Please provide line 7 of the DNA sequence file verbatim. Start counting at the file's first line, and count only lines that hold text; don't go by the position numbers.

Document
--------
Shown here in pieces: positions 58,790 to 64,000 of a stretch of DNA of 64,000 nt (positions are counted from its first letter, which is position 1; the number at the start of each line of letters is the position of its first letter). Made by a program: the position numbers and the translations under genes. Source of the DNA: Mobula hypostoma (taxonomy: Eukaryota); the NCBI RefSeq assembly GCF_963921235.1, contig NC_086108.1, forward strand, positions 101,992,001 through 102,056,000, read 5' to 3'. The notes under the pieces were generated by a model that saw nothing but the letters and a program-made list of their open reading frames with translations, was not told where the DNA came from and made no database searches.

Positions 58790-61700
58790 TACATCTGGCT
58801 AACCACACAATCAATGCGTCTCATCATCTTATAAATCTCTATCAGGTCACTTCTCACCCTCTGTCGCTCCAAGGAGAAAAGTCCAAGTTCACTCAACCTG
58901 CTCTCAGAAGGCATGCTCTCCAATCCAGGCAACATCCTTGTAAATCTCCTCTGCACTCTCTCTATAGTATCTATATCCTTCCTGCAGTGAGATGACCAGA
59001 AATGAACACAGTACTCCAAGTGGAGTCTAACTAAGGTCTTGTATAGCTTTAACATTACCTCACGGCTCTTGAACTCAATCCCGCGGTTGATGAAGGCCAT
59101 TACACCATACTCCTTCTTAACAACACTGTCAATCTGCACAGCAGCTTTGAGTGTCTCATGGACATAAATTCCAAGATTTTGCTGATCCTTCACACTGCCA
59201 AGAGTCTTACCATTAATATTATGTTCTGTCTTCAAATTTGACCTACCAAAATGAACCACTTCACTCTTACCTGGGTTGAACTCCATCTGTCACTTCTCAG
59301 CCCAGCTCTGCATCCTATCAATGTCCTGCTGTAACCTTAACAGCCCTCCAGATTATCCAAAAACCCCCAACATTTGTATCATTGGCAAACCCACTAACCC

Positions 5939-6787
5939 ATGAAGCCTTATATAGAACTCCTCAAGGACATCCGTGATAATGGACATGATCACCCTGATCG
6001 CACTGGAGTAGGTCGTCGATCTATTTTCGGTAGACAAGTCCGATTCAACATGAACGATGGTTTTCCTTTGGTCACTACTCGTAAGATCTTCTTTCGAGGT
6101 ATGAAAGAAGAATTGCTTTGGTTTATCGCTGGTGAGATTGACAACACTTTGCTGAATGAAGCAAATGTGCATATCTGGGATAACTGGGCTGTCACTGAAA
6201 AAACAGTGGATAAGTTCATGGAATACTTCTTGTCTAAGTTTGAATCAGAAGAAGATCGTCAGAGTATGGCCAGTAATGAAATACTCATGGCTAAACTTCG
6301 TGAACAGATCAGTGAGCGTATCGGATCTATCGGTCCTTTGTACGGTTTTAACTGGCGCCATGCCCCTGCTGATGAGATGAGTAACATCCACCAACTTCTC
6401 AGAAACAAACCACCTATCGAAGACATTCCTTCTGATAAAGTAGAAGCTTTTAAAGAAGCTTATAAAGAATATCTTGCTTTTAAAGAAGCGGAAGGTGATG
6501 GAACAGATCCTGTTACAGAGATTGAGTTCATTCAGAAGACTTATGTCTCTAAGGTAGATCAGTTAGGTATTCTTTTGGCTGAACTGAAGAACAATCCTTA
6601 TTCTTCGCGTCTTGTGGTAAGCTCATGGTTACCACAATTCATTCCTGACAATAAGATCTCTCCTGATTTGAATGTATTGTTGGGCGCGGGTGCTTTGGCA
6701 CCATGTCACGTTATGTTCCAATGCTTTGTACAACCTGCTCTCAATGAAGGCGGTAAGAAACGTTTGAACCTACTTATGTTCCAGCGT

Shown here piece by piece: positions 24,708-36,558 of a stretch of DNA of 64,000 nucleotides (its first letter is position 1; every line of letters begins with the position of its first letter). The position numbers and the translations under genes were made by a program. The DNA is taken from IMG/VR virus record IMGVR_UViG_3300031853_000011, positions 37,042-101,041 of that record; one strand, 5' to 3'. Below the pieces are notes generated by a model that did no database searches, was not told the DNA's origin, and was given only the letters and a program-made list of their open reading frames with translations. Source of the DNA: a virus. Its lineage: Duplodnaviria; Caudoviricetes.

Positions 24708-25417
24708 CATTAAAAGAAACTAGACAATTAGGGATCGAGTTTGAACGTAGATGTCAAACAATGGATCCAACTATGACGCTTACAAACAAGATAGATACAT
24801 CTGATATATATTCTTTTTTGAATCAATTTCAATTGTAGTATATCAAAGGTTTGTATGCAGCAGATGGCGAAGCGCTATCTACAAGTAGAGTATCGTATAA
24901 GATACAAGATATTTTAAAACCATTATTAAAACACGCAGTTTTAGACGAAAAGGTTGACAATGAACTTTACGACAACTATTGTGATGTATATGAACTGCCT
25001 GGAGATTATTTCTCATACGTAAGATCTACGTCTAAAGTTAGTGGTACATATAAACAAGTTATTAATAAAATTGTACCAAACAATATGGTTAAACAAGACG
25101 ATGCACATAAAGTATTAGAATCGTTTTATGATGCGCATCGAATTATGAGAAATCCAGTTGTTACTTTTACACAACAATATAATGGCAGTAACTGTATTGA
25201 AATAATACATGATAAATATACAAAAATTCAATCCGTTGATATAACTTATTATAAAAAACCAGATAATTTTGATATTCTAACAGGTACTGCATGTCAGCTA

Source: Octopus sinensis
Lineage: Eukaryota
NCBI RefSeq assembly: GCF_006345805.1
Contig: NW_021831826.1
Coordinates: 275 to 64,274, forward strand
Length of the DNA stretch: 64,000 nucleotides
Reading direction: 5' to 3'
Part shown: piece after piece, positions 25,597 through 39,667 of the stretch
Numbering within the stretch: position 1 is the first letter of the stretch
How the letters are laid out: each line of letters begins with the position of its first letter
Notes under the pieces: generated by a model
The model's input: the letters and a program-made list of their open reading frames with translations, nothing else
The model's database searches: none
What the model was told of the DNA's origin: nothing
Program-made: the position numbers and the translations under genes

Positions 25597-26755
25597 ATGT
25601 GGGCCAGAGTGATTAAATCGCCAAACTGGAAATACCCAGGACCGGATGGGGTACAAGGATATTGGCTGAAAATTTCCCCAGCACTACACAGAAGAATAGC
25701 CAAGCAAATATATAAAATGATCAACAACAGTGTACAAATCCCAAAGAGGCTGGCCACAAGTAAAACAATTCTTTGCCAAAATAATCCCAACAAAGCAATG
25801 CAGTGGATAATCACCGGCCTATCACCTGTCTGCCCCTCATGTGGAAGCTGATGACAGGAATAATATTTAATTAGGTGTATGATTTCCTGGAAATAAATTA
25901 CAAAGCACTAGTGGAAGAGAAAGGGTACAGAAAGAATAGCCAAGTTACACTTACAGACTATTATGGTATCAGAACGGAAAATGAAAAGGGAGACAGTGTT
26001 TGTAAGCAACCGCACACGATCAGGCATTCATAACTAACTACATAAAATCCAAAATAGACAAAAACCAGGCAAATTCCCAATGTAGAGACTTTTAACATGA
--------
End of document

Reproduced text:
59101 TACACCATACTCCTTCTTAACAACACTGTCAATCTGCACAGCAGCTTTGAGTGTCTCATGGACATAAATTCCAAGATTTTGCTGATCCTTCACACTGCCA